Belgium joins EU legal case against Hungarian child protection law

Belgian Foreign Minister Hadja Lahbib.
By Dénes Albert
2 Min Read

Belgium has joined the European Commission at the European Court of Justice in the case against Hungary’s child protection legislation, referred to as the “homophobic law” by the international media. The Belgian government believes the law discriminates against people on the basis of their sexual orientation and gender identity, Belgium’s foreign ministry announced on Monday.

Hungary passed the June 2021 child protection law to broaden the scope for legal action against pedophile offenders, for example, by banning advertising that promotes sexuality for its own sake, promotes or displays a deviation from the identity of one’s sex at birth, or promotes gender reassignment or homosexuality for children and teens under the age of 18.

According to the Belgian government, the law is discriminatory and violates the right to freedom of expression. Belgium has spearheaded the fight against the law and has persuaded 17 other member states to adopt a joint declaration expressing concern about the measure, which it alleges discriminates against LGBTQI+ people.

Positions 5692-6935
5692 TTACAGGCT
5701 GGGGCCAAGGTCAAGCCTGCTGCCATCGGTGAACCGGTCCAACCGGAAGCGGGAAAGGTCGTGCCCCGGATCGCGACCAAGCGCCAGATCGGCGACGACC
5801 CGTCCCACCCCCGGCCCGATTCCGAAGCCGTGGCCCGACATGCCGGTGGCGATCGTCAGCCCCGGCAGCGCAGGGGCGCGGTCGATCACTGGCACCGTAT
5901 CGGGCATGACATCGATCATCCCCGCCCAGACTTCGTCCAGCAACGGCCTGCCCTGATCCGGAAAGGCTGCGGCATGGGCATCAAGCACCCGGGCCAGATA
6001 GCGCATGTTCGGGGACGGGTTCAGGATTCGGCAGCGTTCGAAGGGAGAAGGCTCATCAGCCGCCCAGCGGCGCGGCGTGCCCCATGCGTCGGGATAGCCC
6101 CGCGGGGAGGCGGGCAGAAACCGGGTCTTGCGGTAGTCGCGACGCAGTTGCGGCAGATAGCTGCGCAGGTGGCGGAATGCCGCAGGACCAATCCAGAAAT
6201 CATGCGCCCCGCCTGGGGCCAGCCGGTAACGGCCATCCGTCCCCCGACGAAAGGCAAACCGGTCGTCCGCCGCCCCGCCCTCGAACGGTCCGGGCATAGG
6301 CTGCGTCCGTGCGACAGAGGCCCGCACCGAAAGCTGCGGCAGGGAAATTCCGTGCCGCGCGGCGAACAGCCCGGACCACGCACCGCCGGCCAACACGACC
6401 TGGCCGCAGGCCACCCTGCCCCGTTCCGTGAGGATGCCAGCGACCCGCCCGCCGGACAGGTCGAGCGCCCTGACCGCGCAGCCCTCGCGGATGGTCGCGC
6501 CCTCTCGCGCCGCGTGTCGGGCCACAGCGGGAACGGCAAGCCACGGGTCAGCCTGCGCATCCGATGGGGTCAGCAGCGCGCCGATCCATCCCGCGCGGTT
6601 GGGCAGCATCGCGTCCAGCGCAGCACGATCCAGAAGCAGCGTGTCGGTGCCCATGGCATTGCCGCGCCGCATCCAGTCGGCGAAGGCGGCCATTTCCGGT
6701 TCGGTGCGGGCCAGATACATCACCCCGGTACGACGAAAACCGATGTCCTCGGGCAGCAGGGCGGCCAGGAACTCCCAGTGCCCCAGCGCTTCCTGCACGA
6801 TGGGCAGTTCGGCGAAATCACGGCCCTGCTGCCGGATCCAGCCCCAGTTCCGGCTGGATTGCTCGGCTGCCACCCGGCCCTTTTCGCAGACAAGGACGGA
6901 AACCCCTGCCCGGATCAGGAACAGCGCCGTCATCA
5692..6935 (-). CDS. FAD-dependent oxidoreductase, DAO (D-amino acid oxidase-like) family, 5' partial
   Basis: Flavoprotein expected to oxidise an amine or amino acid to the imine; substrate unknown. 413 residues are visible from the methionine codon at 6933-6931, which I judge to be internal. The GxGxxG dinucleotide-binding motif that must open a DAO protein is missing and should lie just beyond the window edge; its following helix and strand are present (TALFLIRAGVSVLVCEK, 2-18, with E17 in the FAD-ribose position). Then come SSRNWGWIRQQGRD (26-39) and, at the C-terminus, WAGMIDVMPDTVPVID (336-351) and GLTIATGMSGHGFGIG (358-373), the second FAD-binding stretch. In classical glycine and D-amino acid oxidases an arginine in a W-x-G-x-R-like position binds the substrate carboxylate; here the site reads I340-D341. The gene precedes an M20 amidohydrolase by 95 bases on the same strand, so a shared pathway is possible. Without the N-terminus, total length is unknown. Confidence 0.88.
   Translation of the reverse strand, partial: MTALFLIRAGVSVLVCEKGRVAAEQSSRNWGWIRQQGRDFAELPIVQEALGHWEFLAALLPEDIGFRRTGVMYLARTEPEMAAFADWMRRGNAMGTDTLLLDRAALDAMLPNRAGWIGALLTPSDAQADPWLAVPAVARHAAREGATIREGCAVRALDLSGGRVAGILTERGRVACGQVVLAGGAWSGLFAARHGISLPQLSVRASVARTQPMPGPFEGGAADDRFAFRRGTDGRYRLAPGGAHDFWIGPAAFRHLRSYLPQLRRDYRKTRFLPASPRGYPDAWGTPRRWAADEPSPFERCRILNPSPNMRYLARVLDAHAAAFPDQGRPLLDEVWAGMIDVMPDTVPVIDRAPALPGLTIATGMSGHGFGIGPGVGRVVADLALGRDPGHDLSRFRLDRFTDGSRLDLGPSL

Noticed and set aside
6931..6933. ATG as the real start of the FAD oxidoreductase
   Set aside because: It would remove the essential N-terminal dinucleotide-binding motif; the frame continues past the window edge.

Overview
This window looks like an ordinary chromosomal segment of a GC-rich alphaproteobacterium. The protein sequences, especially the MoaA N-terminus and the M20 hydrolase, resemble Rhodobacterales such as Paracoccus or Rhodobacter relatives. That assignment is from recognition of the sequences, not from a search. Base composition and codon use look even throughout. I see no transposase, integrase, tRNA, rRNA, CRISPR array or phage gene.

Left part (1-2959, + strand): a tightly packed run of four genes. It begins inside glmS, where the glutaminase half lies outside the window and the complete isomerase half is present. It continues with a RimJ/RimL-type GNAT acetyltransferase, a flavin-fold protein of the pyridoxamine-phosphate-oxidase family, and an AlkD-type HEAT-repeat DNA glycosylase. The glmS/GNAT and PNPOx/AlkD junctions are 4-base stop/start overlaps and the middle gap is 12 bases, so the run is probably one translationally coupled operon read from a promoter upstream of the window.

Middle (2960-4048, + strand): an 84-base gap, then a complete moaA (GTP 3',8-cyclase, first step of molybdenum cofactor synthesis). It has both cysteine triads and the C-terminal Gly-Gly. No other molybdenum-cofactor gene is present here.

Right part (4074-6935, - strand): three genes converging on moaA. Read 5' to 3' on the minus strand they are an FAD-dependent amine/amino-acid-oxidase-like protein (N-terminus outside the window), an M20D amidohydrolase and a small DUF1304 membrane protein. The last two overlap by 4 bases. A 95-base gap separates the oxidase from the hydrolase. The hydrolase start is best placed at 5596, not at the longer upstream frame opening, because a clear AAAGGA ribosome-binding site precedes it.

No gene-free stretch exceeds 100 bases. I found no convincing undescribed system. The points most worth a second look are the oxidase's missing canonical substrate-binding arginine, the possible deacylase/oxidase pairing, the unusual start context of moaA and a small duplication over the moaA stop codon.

“We see increasing pressure on the rights of the LGBTQI+ community in many countries, including in Europe. This became clear to us last week, including at a meeting with human rights NGOs. This is a worrying trend that must be reversed,” said Belgian Foreign Minister Hadja Lahbib in a press release. She also announced that her country will join the lawsuit filed against Hungary by the European Commission last December.

Hungary held a referendum on four questions related to the child protection law in April 2022, in tandem with the legislative elections. Although those who did vote were overwhelmingly supportive of the legislation, the number of valid votes did not reach the 50 percent threshold required.

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